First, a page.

Modern Nature, an Homage to Derek Jarman, part two
25-27.09.2020 – Concert, Exhibition, Screening
–> NEW DATES! In adherence to guidelines edicted by the Swiss national government and the Canton of Vaud, the second part of Modern Nature, which was to take place […]
–> NEW DATES!
In adherence to guidelines edicted by the Swiss national government and the Canton of Vaud, the second part of Modern Nature, which was to take place in early June, has been postponed. The second round of our Modern Nature project will be launch on the weekend of September 25-27, save the dates!
Initiated with curator Elise Lammer and launched in summer 2019, the program pays tribute to the life and work of British filmmaker, artist and writer Derek Jarman through artistic interventions proposed by regional as well as international artists. It revolves around a garden conceived specifically for the project as an homage to Jarman’s celebrated Prospect Cottage.
A new series of artists, both Swiss and international, residents at La Becque or specifically invited for the project, will add their contributions to this garden in constant evolution, and join previous participants Adrien Chevalley, Marie Griesmar, Julie Monot, Prem Sahib, Garette Nelson, Florence Peake, and Eve Stainton in our open-ended conversation with Derek Jarman.
Stay tuned for more details!
Photo credit: Julien Gremaud (2019)
Derek Jarman: les archives
To be determined – Lecture, Screening, Talk
18:30 - 22:00
*** In adherence to guidelines edicted by the Swiss national government and the Canton of Vaud, we will postpone our first “Derek Jarman: the Archives” event, which was scheduled for […]
*** In adherence to guidelines edicted by the Swiss national government and the Canton of Vaud, we will postpone our first “Derek Jarman: the Archives” event, which was scheduled for Wednesday, March 18. A new date will be announced soon. ***
La Becque | Artist Residency is pleased to invite you to the first of a series of evenings dedicated to Derek Jarman. “Derek Jarman: les archives” is conceived as an interlude between the first part of the Modern Nature project, which took place in September 2019, and the second chapter that is set to start in early June 2020.
Curated by Elias Carella, “Derek Jarman: les archives” offers a glimpse into the growing research and archive material that has been collected at La Becque around the work and life of Derek Jarman while developing site-specific artistic interventions revolving around a garden designed as an homage to the British artist and filmmaker’s Prospect Cottage. This first event in the series will include a talk by artist Camille Dumond, a screening of Jarman’s feature-length film “The Garden” (1990), and a presentation of Ian Wooldridge’s video Infamy Effeminacy (2018).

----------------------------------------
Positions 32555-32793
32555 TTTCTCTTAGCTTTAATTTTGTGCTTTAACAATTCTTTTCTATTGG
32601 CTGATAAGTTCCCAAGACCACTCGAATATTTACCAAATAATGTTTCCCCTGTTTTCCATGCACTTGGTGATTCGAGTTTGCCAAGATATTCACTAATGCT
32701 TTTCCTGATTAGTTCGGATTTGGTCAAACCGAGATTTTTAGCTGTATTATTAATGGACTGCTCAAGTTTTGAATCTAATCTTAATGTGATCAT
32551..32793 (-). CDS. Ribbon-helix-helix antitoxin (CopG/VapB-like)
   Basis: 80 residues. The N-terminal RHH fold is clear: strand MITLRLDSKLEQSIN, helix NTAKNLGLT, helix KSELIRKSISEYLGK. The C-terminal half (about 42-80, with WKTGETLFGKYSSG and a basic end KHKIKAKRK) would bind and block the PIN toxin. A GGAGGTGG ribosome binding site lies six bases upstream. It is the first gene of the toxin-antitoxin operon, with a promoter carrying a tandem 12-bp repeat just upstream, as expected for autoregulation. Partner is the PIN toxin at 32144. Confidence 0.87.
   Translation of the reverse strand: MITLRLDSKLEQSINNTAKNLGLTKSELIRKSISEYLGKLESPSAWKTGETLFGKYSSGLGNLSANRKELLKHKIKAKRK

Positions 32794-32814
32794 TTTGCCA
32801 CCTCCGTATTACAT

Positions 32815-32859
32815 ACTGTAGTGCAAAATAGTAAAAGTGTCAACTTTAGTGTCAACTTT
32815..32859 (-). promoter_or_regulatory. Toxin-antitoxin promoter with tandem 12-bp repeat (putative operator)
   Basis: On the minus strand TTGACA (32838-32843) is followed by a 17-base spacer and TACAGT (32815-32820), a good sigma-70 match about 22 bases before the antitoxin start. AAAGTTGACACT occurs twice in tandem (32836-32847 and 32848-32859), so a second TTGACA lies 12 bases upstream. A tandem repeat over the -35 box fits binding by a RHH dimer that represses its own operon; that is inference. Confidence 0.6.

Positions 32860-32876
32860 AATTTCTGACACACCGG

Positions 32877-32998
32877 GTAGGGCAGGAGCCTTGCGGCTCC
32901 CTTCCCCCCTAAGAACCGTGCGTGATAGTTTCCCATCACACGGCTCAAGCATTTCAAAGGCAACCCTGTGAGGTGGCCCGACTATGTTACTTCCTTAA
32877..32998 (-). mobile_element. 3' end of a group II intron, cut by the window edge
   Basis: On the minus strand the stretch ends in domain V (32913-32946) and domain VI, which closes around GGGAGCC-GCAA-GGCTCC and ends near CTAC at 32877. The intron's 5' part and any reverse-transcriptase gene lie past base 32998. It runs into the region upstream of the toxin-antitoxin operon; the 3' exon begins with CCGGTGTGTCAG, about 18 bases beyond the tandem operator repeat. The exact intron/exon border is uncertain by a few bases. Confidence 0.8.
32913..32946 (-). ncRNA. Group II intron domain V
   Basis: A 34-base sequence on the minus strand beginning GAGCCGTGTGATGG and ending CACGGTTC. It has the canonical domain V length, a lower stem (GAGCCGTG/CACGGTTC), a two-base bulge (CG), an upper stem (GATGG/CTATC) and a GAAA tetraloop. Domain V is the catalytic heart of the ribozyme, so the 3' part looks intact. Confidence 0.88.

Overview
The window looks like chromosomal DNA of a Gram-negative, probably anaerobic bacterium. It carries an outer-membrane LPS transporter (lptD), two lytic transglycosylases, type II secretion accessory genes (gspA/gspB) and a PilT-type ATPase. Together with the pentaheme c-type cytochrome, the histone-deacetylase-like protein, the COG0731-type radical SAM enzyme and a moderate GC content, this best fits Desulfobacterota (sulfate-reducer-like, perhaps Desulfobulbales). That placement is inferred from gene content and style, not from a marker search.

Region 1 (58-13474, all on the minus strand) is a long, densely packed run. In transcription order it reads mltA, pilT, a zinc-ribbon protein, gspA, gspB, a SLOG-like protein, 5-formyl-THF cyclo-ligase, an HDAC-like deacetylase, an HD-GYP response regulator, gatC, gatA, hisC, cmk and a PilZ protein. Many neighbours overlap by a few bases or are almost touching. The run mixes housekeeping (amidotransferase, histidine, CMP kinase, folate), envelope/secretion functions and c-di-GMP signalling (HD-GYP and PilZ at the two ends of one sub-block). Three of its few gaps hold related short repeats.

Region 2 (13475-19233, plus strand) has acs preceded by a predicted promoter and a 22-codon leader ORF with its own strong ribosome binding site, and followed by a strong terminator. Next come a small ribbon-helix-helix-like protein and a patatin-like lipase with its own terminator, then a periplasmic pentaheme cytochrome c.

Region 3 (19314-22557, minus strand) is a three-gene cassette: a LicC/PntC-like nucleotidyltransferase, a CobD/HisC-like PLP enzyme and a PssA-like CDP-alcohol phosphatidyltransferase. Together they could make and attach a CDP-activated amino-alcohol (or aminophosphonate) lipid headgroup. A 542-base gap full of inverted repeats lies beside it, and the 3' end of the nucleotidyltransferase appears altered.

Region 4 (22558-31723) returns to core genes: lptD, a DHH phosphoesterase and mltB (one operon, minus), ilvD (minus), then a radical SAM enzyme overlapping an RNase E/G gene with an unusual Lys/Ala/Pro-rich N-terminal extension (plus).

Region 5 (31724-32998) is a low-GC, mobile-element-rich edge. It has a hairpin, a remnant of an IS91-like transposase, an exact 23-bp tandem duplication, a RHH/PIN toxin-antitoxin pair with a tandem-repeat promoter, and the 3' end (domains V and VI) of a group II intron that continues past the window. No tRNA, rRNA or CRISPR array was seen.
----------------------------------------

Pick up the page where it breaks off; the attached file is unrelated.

Published by Editions Clinamen, French Geneva-based Camille Dumond’s Derek Jarman and the “Filming, Not the Film” is the first booklet of a series titled Entretien pour un Film published this March. In her essay, Dumond writes letters to Jarman, narrating her first visit to Jarman’s cottage and garden on the southern coast of Kent. She then explores Jarman’s filmmaking process, focusing on the relationship between the cottage architecture serving as a background to Jarman’s “The Garden” (1990) and the film’s plot. Quoting Beatriz Colomina’s analysis of modernist architecture “Privacy and Publicity: Modern Architecture As Mass Media” (1994) and Virginia Woolf’s “A Room of One’s Own” (1929), Dumond asks vital questions about our relationship to space, gender and architecture, and considers the possibility of a house and garden as an actor/actress playing an active role in filmmaking.
Filmed at Jarman’s Prospect Cottage in Dungeness, “The Garden” delves into the intricacies of gay identity in the 20th century. The film questions Section 28, a homophobic law active in the UK from 1988 until its final repeal in 2003. Almost without dialogues, the movie features Jarman’s innovative use of image reprojection on 16mm films as well as collages or, as New York Times critic Janet Maslin once wrote, an “assemblage of turbulent images”. Besides, the movie expresses a strong desire to escape the public sphere, the media, and to find privacy. The movie ends up being a paste-up of baroque imagery, religious references, painting-like photography, in a psychedelic celebration of activism.
“Infamy Effeminacy” is a film by British, Zurich-based artist and writer, Ian Wooldridge. Shot in 1991 in a paisley textile factory, the main footage was edited into a collage with images formed by the ornamental textile design typical from this factory. Pornography footage, text and sound are then added and gradually shape, in the words of the artist, “the central figure of a wizard (…) formed within a stark psychedelic narrative”. Wooldridge reflects on Jarman’s film with confident editing that mixes home movie-style shots with found footage. Tying domestic and political narratives, the film relates to the economic difficulties and industrial struggle in the UK and Europe since the end of the 1980s. Shown for the first time, “Infamy Effeminacy” will be screened by the fireplace in the library, home to La Becque’s Jarman archive.
Photo credit: Dream, Dungeness 1989: Richard Heslop filming Jarman in bed circled by dervishes. Photograph: Derek Brown